Firstly, to know, The government of India owns 51% or more of the paid-up share capital of PSUs (Public Sector Undertakings), which are government-owned businesses. However, it may only be the federal government, just one state’s state government, or the federal government along with any number of state governments.

History Of These PSUs

After gaining its independence, India had to deal with significant socioeconomic and financial problems brought on by a protracted history of slavery and exploitation, including income inequality, uneven regional economic development, and high unemployment. Additionally, India’s fundamental structure was being crippled by a poor industrial foundation, insufficient investments, a lack of infrastructure, a shortage of human resources who are skilled in new technologies, and other factors.

Public sector development was viewed at this time as a tool for ensuring sustainable and independent economic growth. Therefore, the country adopted a planned strategy for economic development, in which PSUs played a significant role. To achieve its short-term budget deficit and divestment aims, the Indian government has drained the accumulated cash reserves under the guise of special dividends. This yearly financial reserve was intended to be utilised for capital investments and the advancement of technologies.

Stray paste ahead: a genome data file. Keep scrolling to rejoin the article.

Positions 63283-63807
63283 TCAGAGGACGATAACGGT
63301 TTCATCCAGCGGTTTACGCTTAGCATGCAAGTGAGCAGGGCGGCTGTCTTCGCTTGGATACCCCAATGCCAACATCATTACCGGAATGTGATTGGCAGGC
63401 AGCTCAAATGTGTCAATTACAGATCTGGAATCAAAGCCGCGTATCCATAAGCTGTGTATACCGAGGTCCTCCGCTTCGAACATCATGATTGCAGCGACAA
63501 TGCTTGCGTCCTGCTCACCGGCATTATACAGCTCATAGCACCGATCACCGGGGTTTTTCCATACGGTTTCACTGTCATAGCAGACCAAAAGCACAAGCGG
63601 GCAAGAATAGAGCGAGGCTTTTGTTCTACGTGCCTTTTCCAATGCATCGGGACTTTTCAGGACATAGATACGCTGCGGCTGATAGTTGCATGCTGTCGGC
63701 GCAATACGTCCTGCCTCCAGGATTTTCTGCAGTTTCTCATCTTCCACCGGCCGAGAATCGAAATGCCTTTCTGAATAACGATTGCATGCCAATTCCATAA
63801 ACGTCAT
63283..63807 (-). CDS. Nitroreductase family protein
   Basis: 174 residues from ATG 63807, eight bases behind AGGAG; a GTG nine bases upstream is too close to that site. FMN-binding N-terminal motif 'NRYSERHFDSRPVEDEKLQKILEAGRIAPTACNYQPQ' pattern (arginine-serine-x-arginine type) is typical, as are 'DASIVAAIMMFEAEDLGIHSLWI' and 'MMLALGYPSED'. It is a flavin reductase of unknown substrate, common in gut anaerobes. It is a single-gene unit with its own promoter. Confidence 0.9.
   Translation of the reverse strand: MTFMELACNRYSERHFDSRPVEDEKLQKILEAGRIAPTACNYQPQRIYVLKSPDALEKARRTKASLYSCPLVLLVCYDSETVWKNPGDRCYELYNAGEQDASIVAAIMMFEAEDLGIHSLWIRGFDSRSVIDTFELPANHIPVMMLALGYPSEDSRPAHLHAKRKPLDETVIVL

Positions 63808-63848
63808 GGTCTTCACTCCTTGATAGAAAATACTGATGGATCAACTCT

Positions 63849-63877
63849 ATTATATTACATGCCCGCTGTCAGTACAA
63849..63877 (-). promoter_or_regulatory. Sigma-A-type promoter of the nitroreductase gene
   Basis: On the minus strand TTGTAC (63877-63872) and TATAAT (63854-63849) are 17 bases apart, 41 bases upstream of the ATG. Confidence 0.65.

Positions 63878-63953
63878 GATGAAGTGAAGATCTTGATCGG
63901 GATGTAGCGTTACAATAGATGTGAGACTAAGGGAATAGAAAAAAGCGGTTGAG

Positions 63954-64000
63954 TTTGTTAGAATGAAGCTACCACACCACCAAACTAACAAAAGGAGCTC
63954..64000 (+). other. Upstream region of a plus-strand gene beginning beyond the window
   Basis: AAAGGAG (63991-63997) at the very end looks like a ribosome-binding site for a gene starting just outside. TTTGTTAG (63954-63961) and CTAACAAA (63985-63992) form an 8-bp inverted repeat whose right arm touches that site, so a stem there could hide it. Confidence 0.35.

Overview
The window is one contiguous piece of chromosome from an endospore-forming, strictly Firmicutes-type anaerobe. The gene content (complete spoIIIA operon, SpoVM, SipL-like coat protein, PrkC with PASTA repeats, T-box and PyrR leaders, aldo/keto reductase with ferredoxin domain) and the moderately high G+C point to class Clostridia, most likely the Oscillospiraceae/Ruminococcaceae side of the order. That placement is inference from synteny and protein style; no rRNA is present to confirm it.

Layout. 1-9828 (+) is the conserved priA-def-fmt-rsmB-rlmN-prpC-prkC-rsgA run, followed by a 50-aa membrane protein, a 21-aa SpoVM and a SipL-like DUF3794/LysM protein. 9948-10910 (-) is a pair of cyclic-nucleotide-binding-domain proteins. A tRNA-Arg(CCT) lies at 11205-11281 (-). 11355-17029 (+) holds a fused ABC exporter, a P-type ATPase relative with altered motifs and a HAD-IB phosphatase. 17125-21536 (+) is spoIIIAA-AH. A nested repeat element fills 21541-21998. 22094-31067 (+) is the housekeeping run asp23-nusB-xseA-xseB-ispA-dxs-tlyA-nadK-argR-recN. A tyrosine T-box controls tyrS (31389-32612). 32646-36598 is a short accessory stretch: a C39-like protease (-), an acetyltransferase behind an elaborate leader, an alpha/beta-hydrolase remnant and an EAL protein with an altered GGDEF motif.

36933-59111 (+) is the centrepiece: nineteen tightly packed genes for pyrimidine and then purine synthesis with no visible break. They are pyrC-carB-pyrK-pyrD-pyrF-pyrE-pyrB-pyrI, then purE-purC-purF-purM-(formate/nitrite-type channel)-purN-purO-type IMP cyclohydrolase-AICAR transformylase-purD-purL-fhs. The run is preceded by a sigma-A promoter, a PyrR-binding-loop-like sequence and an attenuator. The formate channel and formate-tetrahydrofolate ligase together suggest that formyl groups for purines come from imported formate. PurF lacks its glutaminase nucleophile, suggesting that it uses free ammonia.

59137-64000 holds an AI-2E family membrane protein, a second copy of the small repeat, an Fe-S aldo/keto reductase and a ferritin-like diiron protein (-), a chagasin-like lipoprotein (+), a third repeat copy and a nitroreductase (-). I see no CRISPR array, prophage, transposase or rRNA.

What’s Happening To Them?

These profitable PSUs are being coerced by the government into taking out a lot of debt and purchasing the whole government ownership in the other loss-making PSUs. To reach the targets for disinvestment, this action was taken. To combat the rising cost of fuel, the government has also urged the oil and gas PSUs to pay the fuel subsidies.

Despite the fact that many PSU products are not of a quality that can be sold, employees and managers continue to report to work each day and go. Additionally, they are being compensated by the government for their lack of productivity because, unlike private enterprises, they are not under any need to create or return more than their initial capital.

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